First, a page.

For Hanoi, the regulation of working hours must be considered and evaluated in many aspects because the capital houses many state administrative bodies, with a big population of state servants.
The Ministry of Labor, Invalids and Social Affairs (MoLISA) has recently draft a law proposing a change to the working schedule across the country, but the proposal has caused controversy in the public.
Talking to Kinh Te & Do Thi newspaper, Tran Lan Anh from Lac Trung ward, Hai Ba Trung district, Hanoi, said the current regulation on work time is reasonable and there is no need to change because it will upset people’s routines.
“The people have arranged reasonable time to take children to school and then go to work. The MoLISA should consult the majority of people and workers' opinions to make a appropriate decision,” Lan Anh added.
Nguyen Thi Lan Huong, former director of the Institute of Science, Labor and Social Affairs, said that if all state bodies from central to local levels work at fixed business hours as proposed, it will cause serious traffic jam.
"The Labor Code should only propose a working schedule of eight hours per day, it is not recommended to be too specific. Let localities decide on their office hours. Many countries allow workers to choose flexible working timetables, as long as they work eight hours and ensure labor productivity," Huong suggested.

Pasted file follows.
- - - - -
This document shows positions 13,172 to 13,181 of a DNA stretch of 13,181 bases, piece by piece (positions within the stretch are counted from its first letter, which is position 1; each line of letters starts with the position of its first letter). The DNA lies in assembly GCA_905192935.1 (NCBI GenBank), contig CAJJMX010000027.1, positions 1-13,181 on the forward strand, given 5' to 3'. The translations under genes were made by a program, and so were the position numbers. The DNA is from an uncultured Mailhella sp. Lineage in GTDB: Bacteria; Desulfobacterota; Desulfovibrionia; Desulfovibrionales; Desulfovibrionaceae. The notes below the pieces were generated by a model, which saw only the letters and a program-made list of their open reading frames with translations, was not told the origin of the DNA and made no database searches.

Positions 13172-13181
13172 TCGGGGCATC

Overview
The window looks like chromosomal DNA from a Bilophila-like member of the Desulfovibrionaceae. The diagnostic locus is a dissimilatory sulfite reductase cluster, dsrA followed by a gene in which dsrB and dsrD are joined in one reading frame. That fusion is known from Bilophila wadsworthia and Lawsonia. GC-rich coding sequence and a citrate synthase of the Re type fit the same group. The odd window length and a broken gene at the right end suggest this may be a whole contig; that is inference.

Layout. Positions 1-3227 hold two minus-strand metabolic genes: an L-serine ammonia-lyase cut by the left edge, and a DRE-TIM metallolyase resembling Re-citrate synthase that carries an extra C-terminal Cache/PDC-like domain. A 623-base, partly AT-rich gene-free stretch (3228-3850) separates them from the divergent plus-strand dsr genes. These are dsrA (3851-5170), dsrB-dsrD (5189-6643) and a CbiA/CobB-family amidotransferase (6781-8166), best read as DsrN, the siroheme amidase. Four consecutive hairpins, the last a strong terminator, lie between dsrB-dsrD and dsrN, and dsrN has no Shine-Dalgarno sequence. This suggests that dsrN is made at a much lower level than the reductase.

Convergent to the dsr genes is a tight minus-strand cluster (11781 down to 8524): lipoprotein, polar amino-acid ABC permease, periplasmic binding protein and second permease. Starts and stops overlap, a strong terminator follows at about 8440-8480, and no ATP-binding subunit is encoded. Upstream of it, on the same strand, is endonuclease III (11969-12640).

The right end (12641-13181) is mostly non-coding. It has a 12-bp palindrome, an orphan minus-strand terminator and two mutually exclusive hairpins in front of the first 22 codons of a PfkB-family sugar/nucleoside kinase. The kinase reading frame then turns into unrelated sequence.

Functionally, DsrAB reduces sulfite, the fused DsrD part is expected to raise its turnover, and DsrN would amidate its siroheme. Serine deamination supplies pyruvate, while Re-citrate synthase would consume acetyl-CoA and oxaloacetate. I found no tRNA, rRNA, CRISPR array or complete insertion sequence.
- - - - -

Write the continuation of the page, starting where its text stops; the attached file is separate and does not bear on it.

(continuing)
Vice Chairman of the Vietnam General Confederation of Labor Ngo Duy Hieu suggested that the MoLISA should let local authorities regulate their working hours according to local features, for instance, Hanoi can set working time and school hours differently to avoid traffic congestion.
Former Deputy Minister of Labor, War Invalids and Social Affairs Pham Minh Huan suggested that the MoLISA needs to assess the impacts of changing working time.
According to Deputy Minister of Labor, War Invalids and Social Affairs Doan Mau Diep, the National Assembly will discuss and decide the suitable working time.
For Hanoi, the regulation of working hours must be considered and evaluated in many aspects because the capital houses many state administrative bodies, with a big population of state servants, Diep said.
Ealier, the MoLISA proposed two options to revise the Labor Code on office hour for civil servants and officials, causing controversial ideas, local media reported.
The first option would be adding an article to the Labor Code that reads "The Vietnamese government will decide the working time for administrative bodies nationwide". Working time is expected from 8:30 am to 5:30 pm with a 60-minute lunch break in between.
The second option would be not stating expressly the working time in the Labor Code but regulating it in administrative documents. Ministries’ working time will be decided by the prime minister while localities’ working time will be fixed by head of the Provincial People's Committee.
Many people have voiced that it is irrational to apply a uniform working hour for all provinces and cities. Business hours should be regulated in the Labor Code with flexibility. There should be several working timetables for each locality to choose a suitable one. It is only possible to apply one work schedule in a province, to make the connection of services smooth. Work hours, on the other hand, should protect employees’ health and increase productivity. Hanoitimes